Liturgy and Music Resources

Beloved Friends in Christ,

We are fast approaching the central observance of the Christian year, without the ability to gather bodily as we have in the past. As leaders in your congregations, both lay and ordained, some of you no doubt have already begun to sketch out a plan for how a scattered community will observe Holy Week and Easter. For others the prospect is too overwhelming, and it is not clear at all where to start. Some congregations have the resources and the energy to pull together these observances on their own; others would prefer to partner with other communities. You each know where your community fits on this broad spectrum.

We have culled and curated a collection of resources that we hope will help you find a way to observe and celebrate these great days, whether you are ready to plunge in or need some support and encouragement. Use what is helpful, adapt what needs adapting, let go of what doesn’t fit and know that whatever you do, it will be enough. The Rev. Dr. James Farwell noted, in the recent webinar on the Triduum Under Quarantine, that during this fraught time, simpler is no doubt better; it is certainly less likely to heighten our anxiety. Do what we each know how to do best; do what fits our communities, not what the parish across town or the best-resourced parish in the deanery is doing. 

This is also a time when silence might be deliberately incorporated into your day, especially if you are at home with others. Monastic communities such as the Society of St. John the Evangelist, the Society of St. Margaret and the Order of St. Anne spend time in silence together each day. This is a companionable silence, not a punitive one. The ability to sit together in silence is a powerful thing and gives each of us the chance to hit the reset button. Of course this might not be practical with small children but you might be surprised by how receptive children can be to small amounts of silence. Building silence into worship is also worth considering; it is always appropriate, especially during Lent, and this year makes space for a deeper peace in a time of disruption.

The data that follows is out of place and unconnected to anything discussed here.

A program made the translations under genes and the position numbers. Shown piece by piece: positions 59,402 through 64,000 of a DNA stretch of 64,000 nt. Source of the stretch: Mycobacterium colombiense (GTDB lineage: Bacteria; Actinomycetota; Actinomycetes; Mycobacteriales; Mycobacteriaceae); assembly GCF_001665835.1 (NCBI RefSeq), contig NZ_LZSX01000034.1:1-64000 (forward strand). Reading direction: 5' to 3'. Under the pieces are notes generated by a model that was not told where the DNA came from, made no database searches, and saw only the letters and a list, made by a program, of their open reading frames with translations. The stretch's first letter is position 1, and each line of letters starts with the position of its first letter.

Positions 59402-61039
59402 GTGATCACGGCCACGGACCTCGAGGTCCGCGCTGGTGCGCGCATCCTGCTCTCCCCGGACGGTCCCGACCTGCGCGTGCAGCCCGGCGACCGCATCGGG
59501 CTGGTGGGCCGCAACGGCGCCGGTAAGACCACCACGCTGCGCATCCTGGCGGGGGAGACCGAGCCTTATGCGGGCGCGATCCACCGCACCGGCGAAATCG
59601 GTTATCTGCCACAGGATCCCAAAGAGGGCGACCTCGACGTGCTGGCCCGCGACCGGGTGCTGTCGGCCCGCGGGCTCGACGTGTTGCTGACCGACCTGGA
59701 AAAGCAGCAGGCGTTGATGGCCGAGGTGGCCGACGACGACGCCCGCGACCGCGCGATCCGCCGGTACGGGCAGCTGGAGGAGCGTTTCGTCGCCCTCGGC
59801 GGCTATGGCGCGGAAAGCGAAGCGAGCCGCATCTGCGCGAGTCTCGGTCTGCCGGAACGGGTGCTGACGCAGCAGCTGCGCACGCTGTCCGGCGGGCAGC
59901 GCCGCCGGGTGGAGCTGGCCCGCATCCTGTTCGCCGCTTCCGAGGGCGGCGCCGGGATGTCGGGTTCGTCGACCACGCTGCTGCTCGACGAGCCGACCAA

This also may be a time to nurture the domestic church, and offer to households simple instructions on how to create a home altar or prayer space, as well as simple, lay-led liturgies that can be used to mark each of the three days of the Triduum. If there are blessings in this time (and eventually we will be able to note many of them), one is that we might develop holy habits of divine encounter and prayer in our homes. There are a number of resources listed below that could help us to do this.

You do not need to do all of these things; you do not have to do any of them. Consider them an offering, a possibility, a sign of love and gratitude for all you do. Please don’t hesitate to contact any of us if you have any questions.

You’ve got this. We’ve got you. And God’s got all of us.


The Rev. Dr. Elise Feyerherm
Convener, Liturgy and Music Commission of the Diocese of Massachusetts 

The Very Rev. Amy McCreath
Dean, Cathedral Church of St. Paul, Boston 

Sister Kristina Frances, SSM
Assistant Superior, Society of St. Margaret, and Secretary of Diocesan Convention 


Triduum Under Quarantine - Resources from Virginia Theological Seminary

The Book of Common Prayer 1979

Other Prayer Resources

Praying the Daily Office (Morning, Noonday, Evening Prayer & Compline)

Praying with Children


Graces at Meals


Blogs & Essays